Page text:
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2014 Sochi Olympics: Projecting Team Slovakia

How’s your summer going? Enjoying time with the family, at the cottage, soaking up the sun? No? Good. I’m not the only one, then.

The good news is another NHL season is right around the corner, with the first Leafs’ preseason game scheduled for September 15. The bad news is that’s still 19 days away and until then we’re left torturing ourselves with Nazem Kadri and Cody Franson contract updates.

So I decided to do something a little different to distract us from the usual offseason banality. The 2014 Sochi Olympics are coming up this February, and who doesn’t love Olympic hockey? To get us ready for what we might expect in Russia in about five-and-a-half months, I’ll be breaking down the orientation camp invitees for seven of the top contending countries at Sochi: Slovakia, Czech Republic, Finland, Russia, Sweden, USA and Canada. (Sorry about that Norway, Switzerland, Latvia, Slovenia and Austria. No hard feelings, right?)

I will whittle down each team’s potential pool of players to a final, 25-man roster (22 skaters and three goaltenders). It’s important to note that players who didn’t make the orientation camp still have an opportunity to be chosen for the final roster, so on rare occasions I might decide to pick a non-invitee (*cough* Carl Gunnarsson *cough*). So not only does this give me something to write about, each country’s respective management team gets their work done for them too! I believe the French would refer to that as a gagner-gagner.

As always, leave a comment if I forget a player or you think I’m underrating anybody. I want these lists to be just as much your lists as my lists. So first up: Team Slovakia.

At the 2010 Olympics in Vancouver, Slovakia shocked the world by beating heavily-favoured Sweden in the quarter-finals 4-3. The Slovaks were outshot 29-14 in that game, but Jaroslav Halak turned away 26 of them. That set up another tough matchup against the home country in the semis. The Slovaks fell behind 3-0 heading into the third period but stormed back with goals by Lubomir Visnovsky and Michal Handzus to come within one with five minutes to go. That’s as close as they came to upsetting the eventual gold medal-winning Canadians, but there’s no doubt they punched way above their weight just to get to that position.

It will be difficult for Slovakia to repeat that kind of success in Sochi. Gone are longtime veterans Pavol Demitra, Jozef Stumpel, Zigmund Palffy and Richard Zednik. In there place will come a youth movement led by the likes of Tomas Tatar, Richard Panik, Tomas Jurco and Martin Marincin. Will the kids be ready for primetime international hockey in Sochi? There is still plenty of top-flight veteran talent on this squad to help them along. This is how I think the 25-man roster will shake down:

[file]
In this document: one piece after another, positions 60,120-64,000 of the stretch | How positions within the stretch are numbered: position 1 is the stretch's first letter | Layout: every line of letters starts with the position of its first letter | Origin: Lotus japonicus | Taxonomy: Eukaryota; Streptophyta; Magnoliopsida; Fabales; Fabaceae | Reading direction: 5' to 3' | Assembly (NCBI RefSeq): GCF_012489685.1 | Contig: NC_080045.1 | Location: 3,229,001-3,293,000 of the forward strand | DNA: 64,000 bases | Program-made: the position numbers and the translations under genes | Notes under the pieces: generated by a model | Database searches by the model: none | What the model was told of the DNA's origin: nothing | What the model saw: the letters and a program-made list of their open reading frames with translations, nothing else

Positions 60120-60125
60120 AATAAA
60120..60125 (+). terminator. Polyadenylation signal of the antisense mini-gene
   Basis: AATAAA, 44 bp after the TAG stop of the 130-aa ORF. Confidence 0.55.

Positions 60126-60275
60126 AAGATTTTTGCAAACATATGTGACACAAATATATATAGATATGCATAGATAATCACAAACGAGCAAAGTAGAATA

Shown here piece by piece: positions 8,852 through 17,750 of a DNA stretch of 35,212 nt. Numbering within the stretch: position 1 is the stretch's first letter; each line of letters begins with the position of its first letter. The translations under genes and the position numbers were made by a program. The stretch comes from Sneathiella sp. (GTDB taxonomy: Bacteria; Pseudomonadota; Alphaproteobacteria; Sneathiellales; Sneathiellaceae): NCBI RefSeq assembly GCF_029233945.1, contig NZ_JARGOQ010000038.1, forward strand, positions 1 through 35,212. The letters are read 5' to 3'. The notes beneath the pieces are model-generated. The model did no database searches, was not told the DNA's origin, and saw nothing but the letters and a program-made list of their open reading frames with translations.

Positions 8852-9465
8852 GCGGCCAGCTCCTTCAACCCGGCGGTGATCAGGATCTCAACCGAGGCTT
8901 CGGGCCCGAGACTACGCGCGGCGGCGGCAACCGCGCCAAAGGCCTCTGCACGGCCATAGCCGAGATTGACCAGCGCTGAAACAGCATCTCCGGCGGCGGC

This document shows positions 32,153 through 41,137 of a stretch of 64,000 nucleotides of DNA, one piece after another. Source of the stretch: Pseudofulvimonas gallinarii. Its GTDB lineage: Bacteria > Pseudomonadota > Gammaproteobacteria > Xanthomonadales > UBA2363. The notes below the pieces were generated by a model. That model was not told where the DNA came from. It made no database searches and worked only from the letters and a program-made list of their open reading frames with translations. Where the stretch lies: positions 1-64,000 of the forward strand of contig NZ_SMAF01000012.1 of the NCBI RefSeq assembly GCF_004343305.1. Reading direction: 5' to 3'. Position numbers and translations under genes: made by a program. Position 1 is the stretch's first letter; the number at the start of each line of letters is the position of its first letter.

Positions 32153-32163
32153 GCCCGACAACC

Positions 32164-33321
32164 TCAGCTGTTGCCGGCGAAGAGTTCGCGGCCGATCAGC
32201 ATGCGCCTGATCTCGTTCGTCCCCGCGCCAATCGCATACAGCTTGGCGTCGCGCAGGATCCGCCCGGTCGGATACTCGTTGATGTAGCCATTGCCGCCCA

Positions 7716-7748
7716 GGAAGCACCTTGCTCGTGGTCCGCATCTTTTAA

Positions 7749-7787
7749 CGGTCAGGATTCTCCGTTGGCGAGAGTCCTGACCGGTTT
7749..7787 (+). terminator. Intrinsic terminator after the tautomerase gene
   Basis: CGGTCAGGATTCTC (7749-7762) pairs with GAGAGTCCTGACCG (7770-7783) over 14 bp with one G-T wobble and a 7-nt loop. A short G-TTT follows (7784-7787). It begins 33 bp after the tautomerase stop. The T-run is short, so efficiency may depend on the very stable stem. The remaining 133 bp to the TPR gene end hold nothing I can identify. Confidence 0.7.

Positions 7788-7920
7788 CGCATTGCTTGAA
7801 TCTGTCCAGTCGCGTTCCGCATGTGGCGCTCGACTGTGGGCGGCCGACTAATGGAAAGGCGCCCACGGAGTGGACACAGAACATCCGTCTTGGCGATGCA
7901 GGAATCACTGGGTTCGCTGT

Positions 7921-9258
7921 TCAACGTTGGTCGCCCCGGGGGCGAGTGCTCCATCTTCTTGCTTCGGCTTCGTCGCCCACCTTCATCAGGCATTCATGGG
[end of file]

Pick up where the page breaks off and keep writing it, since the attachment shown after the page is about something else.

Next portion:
Tomas Kopecky

Tomas Tatar

Marian Hossa

Miroslav Satan

Michal Handzus

Marian Gaborik

Richard Panik

Mario Bliznak

Tomas Jurco

Tomas Zaborsky

Juraj Mikus

Branko Radivojevic

Marcel Hossa

Tomas Surovy


Zdeno Chara

Lubomir Visnovsky

Andrej Sekera

Andrej Meszaros

Martin Marincin

Milan Jurcina

Ivan Baranka

Dominik Granak


Jaroslav Halak

Peter Budaj

Rastislav Stana


  • The big question will be whether or not Tatar is ready for big minutes on the top line. The 22-year-old had a very nice year with the Detroit Red Wings’ AHL team, scoring 49 points in 61 games. He even saw 18 games with the big club, scoring seven in 18. There’s a big hole at centre on this team, and with the 36-year-old Handzus looking a little long in the tooth, Tatar will be counted on to be a big part of the team’s offense.
  • Remember Miro Satan? The 38-year-old spent last year with the KHL’s Bratislava Slovan, scoring 12 points in only 21 games. But the year before, he totaled 52 in 49, albeit playing in the weaker Slovakian league. Assuming he isn’t dealing with any major injuries and hasn’t lost his desire to play, the team could use his scoring prowess in the top six. If he can’t cut it, the 22-year-old Panik should be able to fill that role to some degree.
  • The fourth line and extras are kind of a crapshoot, because I don’t really know any of these guys. I know Radivojevic, Marcel Hossa and Surovy all played in the NHL back in the day, but they’re now all north of 30 years old and aren’t exactly lighting the KHL on fire. On a team that will be pretty winger-heavy, they should make the team, but I can’t see them playing significant roles.
  • Chara is still one of the best defensemen in the world, and will be counted on to log big minutes along with the 37-year-old Visnovsky. The two Andrejs, both veteran NHLers, round out the top six. Meszaros only played 11 games last year due to a torn rotator cuff that required surgery. They’ll need him to stay healthy. The 21-year-old Marincin had 30 points in 69 games for the Edmonton Oilers’ AHL team last year. The second-round pick in 2010 should make the team. The former NHLer Jurcina will battle Baranka and Granak for the final spot, but the fact he’s the only right-handed shot in this group might give him the leg up.
  • The goaltending will remain unchanged from Vancouver. Halak had a tough year as a backup with the St. Louis Blues, but has shown in the past he has the ability to get hot and carry his team deep in a short tournament. Budaj actually had a better save percentage in a similar number of games as Halak last season, but doesn’t have the same track record. I remember Stana from old NHL video games. I can still hear Jim Hughson saying his name. At 33 years old, he’s still going strong in the KHL, posting a .934 save percentage with CSKA Moscow last season.

How will Slovakia place in Sochi?

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